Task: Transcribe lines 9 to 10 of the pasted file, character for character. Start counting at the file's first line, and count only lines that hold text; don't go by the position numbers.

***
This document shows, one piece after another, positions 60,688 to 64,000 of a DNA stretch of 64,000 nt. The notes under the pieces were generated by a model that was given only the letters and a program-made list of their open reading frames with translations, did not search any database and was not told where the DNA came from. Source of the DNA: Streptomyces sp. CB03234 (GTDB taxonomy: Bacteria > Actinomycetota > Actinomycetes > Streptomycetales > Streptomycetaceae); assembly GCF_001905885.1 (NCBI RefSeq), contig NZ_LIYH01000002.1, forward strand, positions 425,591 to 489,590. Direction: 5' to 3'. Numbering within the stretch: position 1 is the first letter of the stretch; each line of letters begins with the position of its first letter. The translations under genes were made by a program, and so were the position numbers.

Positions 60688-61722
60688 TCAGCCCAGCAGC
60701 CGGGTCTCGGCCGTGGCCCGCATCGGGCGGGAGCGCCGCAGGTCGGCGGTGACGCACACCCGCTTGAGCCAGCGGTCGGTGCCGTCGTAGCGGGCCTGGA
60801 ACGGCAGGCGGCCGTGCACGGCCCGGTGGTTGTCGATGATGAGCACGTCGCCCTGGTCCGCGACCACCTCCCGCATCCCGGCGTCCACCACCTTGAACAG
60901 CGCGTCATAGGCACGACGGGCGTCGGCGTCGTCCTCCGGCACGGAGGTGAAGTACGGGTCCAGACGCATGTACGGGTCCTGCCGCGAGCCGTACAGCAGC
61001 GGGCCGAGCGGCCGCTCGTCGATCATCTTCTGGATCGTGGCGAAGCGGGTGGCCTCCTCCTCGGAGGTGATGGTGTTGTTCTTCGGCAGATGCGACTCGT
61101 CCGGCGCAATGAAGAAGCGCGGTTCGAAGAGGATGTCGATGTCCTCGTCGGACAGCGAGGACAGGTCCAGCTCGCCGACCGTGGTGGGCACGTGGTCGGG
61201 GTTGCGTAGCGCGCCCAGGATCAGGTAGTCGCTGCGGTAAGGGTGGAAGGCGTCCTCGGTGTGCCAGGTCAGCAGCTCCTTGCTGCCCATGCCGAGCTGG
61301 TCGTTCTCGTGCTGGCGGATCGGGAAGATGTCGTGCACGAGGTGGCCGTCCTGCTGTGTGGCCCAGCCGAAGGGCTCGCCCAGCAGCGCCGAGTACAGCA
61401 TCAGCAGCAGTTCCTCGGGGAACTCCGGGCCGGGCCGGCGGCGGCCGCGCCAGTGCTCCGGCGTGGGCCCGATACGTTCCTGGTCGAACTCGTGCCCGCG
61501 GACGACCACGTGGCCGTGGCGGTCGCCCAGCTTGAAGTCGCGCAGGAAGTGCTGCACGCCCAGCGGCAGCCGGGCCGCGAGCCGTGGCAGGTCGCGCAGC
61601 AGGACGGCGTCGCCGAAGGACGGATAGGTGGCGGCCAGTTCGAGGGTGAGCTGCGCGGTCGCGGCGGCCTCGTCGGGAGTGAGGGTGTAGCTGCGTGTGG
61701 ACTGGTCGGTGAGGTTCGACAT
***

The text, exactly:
61201 GTTGCGTAGCGCGCCCAGGATCAGGTAGTCGCTGCGGTAAGGGTGGAAGGCGTCCTCGGTGTGCCAGGTCAGCAGCTCCTTGCTGCCCATGCCGAGCTGG
61301 TCGTTCTCGTGCTGGCGGATCGGGAAGATGTCGTGCACGAGGTGGCCGTCCTGCTGTGTGGCCCAGCCGAAGGGCTCGCCCAGCAGCGCCGAGTACAGCA